There are hints of things to come in Le Nozze di Figaro and Don Giovanni, where servants are no longer satisfied with their lot. Die Zauberflote is even more subversive. Mozart was a Catholic and a Mason which was not an unusual combination at that time. He used Die Zauberflote as a platform to express his belief in the coming brotherhood of men.
The desire of an individual to free himself from the constrains imposed by the society is arguably the main preoccupation of Forman in all his films. It is also the main subject of Shaffer’s plays.
However, the matter of social and political emancipation is more complicated. At the end of the film, Salieri heralds the advent of a world without God, without art, and without metaphysics. This will be the world of Salieris in which there will be no place for Mozarts. Strangely enough, Salieri makes his prediction in a mental asylum.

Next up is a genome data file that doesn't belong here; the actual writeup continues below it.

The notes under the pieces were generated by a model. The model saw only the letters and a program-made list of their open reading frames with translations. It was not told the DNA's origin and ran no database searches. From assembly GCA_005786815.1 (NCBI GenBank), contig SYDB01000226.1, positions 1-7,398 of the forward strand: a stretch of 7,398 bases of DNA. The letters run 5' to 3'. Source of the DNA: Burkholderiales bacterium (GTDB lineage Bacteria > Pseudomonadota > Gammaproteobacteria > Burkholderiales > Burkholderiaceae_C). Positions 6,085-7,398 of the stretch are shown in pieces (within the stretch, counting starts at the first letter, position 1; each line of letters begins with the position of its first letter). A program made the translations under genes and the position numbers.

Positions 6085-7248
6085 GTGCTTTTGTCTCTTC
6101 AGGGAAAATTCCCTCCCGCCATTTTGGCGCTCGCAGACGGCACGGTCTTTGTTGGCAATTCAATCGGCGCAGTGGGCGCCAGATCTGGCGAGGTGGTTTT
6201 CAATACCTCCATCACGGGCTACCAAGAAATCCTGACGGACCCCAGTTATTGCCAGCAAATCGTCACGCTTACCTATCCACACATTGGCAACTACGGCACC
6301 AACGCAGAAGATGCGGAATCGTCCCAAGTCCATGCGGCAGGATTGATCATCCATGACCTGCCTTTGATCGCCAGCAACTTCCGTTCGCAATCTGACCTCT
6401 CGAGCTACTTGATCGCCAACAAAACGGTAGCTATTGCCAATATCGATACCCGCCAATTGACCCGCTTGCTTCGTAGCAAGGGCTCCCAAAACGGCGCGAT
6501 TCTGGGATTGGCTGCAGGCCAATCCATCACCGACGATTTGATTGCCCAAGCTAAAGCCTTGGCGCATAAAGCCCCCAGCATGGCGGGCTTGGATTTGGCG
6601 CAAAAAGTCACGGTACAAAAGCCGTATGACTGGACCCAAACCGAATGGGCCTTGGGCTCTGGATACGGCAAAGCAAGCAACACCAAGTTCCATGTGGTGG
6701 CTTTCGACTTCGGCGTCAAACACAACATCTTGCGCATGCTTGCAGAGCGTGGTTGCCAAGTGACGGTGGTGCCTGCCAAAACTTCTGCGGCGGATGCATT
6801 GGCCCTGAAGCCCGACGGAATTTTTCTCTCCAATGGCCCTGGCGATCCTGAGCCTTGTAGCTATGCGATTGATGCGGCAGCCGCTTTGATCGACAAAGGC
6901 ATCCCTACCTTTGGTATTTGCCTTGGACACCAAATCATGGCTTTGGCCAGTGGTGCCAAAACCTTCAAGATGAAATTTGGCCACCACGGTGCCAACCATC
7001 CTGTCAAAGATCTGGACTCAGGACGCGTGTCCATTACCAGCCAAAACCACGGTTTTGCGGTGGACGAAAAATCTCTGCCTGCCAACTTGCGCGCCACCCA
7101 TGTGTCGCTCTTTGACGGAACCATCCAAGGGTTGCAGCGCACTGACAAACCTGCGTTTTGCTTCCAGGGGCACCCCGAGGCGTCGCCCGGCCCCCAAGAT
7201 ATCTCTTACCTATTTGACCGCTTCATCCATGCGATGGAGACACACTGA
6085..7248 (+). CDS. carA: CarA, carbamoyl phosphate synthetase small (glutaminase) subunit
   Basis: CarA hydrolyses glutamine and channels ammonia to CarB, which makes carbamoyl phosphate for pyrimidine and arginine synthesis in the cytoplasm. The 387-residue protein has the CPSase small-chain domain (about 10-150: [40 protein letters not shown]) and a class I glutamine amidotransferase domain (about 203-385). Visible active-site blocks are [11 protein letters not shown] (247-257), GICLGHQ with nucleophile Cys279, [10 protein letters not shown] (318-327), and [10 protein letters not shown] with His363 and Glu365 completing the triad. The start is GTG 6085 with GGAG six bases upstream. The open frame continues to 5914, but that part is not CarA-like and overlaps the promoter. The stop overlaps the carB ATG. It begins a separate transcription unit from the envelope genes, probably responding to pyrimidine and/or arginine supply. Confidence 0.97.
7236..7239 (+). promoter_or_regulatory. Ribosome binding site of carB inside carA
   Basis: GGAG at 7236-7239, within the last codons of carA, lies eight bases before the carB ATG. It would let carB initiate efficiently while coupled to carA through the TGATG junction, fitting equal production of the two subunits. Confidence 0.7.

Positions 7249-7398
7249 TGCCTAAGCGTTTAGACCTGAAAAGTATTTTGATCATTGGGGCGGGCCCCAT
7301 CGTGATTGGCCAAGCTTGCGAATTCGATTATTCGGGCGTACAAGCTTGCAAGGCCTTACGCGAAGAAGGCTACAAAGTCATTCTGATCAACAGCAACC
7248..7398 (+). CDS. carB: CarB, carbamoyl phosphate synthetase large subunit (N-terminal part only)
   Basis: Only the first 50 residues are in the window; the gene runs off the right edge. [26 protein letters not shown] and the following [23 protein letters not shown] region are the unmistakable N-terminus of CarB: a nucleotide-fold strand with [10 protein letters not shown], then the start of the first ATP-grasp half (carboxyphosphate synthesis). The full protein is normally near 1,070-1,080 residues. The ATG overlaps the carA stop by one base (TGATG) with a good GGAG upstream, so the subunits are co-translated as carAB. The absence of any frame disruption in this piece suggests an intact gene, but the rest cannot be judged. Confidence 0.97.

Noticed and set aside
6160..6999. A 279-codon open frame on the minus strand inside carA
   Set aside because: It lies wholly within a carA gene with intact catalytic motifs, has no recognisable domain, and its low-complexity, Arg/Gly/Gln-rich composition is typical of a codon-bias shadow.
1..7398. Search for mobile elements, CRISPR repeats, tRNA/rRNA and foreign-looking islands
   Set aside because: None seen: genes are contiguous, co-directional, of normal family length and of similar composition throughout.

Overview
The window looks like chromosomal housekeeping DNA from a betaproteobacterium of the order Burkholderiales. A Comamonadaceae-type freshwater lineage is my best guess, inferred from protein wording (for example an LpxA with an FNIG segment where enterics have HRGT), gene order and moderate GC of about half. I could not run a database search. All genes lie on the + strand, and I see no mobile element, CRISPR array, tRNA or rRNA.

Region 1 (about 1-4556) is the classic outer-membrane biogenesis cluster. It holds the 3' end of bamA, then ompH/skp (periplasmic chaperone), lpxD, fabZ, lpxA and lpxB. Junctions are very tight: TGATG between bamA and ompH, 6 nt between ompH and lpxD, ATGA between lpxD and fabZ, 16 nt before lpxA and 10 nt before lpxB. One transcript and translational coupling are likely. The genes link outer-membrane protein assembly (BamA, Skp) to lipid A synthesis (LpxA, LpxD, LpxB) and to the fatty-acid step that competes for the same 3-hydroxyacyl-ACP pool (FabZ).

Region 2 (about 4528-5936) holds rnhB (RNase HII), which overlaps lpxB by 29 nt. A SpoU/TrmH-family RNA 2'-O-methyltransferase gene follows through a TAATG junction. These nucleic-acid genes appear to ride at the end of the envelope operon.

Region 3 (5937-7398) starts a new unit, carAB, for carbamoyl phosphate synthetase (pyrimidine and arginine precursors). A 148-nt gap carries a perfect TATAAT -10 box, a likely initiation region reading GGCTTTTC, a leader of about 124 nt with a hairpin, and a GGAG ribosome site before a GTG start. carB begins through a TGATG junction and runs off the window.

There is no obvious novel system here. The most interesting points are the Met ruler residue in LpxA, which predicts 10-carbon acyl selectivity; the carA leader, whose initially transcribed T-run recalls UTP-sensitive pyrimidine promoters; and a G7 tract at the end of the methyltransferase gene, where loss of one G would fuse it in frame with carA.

His world is meant to be a utopia but it turns out as a dystopia. Equality seems to be inherently connected with mediocrity. This connection has been examined by many thinkers including Dostoevsky (Legend of the Inquisitor in Brothers Karamazov), Nietzsche (Thus Spoke Zarathustra), de Tocqueville (Democracy in America) and Ortega y Gasset (The Revolt of the Masses).
Amadeus is a rare case of a successful film adaptation of a play which satisfied both the playwright and the film director. It seems that Shaffer and Forman had similar views about the world and both loved music as an art with metaphysical connotations.